Region 101 includes a liquid inlet port 121 to which is connected a pipe 106 for carrying optically clear liquid between the liquid cell lens and reservoir/hydraulic cylinder 107. The clear liquid flows into and/or out of port 121 to control the action of the microcells and lenslets of region 101. Actuator 108 is coupled to cylinder 107 to effect liquid flow as described hereinbefore. Similarly, region 102 includes inlet port 122 to which is connected pipe 109 communicating clear liquid from cylinder 110 coupled to actuator 111. Region 103 includes inlet port 123 to which is connected pipe 115 communicating clear liquid from cylinder 116 coupled to actuator 117. Region 104 includes inlet port 124 to which is connected pipe 118 communicating clear liquid from cylinder 119 coupled to actuator 120. Regions 101 through 104 are separately controllable.
Central region 105 includes a liquid communication channel 126 which terminates in port 125. Channel 126 conducts liquid from port 125 to the microcell array of region 105, and the channel lies between and is separate from the microcell arrays of regions 102 and 103. Pipe 112 is connected to port 125 and communicates clear liquid from cylinder 113 coupled to actuator 114. The microcells of region 105 are controllable separately from any of the regions 101 through 104.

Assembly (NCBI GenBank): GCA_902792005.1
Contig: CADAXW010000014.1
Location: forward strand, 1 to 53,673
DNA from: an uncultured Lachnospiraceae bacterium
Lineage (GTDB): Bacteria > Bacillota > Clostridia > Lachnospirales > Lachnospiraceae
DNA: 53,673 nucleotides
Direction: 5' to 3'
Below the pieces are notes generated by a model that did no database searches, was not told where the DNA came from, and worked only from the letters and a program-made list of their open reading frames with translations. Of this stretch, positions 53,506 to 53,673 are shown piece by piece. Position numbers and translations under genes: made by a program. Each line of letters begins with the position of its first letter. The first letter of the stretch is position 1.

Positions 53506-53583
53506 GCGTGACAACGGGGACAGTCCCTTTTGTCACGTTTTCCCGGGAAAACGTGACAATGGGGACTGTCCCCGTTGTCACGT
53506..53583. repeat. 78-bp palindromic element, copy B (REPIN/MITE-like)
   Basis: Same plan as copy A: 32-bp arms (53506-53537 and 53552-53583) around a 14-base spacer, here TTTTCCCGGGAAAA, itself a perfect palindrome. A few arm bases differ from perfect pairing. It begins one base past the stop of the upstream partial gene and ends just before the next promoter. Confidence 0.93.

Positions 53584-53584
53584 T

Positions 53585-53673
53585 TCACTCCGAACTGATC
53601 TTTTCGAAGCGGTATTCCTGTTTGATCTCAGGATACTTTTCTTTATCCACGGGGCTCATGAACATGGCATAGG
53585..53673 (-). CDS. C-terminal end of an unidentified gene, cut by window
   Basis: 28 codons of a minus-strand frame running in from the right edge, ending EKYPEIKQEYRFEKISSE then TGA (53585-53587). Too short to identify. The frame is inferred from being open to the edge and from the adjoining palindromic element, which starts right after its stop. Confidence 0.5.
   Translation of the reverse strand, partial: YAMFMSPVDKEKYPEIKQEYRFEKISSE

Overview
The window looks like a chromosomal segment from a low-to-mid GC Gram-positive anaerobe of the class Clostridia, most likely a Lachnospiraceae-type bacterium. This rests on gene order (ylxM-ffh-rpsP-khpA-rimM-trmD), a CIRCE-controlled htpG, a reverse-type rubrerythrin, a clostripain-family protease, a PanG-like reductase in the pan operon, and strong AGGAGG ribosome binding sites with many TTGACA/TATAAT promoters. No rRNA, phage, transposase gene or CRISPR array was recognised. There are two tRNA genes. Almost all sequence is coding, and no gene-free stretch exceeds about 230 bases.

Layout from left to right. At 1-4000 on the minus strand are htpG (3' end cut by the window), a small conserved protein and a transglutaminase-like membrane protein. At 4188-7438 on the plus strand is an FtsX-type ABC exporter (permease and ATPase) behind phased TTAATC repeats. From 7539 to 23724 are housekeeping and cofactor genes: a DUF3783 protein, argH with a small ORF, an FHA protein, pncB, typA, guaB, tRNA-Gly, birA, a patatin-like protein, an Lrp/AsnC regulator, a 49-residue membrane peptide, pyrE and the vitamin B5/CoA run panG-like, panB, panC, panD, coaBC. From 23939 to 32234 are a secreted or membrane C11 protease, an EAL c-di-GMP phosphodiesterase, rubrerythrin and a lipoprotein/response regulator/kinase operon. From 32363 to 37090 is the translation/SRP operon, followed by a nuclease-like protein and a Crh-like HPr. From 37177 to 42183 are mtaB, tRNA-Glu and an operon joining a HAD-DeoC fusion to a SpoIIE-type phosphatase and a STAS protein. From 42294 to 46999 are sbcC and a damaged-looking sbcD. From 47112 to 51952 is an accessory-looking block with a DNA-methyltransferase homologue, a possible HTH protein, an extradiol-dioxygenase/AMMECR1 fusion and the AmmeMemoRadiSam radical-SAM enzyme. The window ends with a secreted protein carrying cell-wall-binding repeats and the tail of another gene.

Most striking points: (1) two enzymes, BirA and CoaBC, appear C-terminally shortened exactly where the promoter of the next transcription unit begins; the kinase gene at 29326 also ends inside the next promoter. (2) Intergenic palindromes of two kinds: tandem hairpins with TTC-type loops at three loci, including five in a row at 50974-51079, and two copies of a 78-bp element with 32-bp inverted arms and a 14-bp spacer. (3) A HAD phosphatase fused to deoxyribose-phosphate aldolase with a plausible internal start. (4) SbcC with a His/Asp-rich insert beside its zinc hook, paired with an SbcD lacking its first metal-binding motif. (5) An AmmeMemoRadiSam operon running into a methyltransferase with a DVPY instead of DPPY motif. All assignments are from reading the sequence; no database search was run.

In operation, a liquid cell lens 100 controls beam divergence of a central portion of a light beam by the action of microcell array region 105, and controls beam divergence of peripheral portions of the light beam by the action of microcell array regions 101 through 104. Region 105 imparts a conical beam divergence pattern when pressurized, owing to the spherical lenslets formed by the microcells thereof. Regions 101 and 103 impart beam divergence patterns along one axis (vertically, for example) orthogonal to a beam axis such as axis 90 as shown in FIG. 16, while regions 102 and 104 impart beam divergence patterns along another axis (horizontally, for example) orthogonal to the beam axis. Region 105 can then be used to spread the light from the central portion of the beam while leaving the periphery of the beam unchanged. Regions 101 and 103 can be used to increase beam divergence vertically while regions 102 and 104 can be used to increase beam divergence horizontally. Regions 101 and 103 can be operated from a single hydraulic cylinder and actuator while regions 102 and 104 can also be operated from a single hydraulic cylinder and actuator in a system of reduced complexity. The system as shown in FIG. 19 provides for independent divergence control of central, top, bottom, left, and right portions of a light beam projected therethrough for more precise beam shaping.